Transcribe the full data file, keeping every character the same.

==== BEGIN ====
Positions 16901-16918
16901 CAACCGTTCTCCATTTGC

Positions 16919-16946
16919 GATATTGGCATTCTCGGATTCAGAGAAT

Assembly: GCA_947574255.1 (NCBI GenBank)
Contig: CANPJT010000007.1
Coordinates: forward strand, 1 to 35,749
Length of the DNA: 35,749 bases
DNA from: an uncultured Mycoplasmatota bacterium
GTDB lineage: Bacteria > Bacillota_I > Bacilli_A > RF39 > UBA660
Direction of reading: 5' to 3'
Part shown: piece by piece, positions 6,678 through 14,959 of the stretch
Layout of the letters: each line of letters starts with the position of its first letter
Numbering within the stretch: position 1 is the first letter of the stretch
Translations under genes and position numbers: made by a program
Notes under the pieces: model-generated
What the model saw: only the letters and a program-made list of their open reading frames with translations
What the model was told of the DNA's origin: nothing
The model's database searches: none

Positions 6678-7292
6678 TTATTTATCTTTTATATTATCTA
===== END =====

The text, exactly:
Positions 16901-16918
16901 CAACCGTTCTCCATTTGC

Positions 16919-16946
16919 GATATTGGCATTCTCGGATTCAGAGAAT

Assembly: GCA_947574255.1 (NCBI GenBank)
Contig: CANPJT010000007.1
Coordinates: forward strand, 1 to 35,749
Length of the DNA: 35,749 bases
DNA from: an uncultured Mycoplasmatota bacterium
GTDB lineage: Bacteria > Bacillota_I > Bacilli_A > RF39 > UBA660
Direction of reading: 5' to 3'
Part shown: piece by piece, positions 6,678 through 14,959 of the stretch
Layout of the letters: each line of letters starts with the position of its first letter
Numbering within the stretch: position 1 is the first letter of the stretch
Translations under genes and position numbers: made by a program
Notes under the pieces: model-generated
What the model saw: only the letters and a program-made list of their open reading frames with translations
What the model was told of the DNA's origin: nothing
The model's database searches: none

Positions 6678-7292
6678 TTATTTATCTTTTATATTATCTA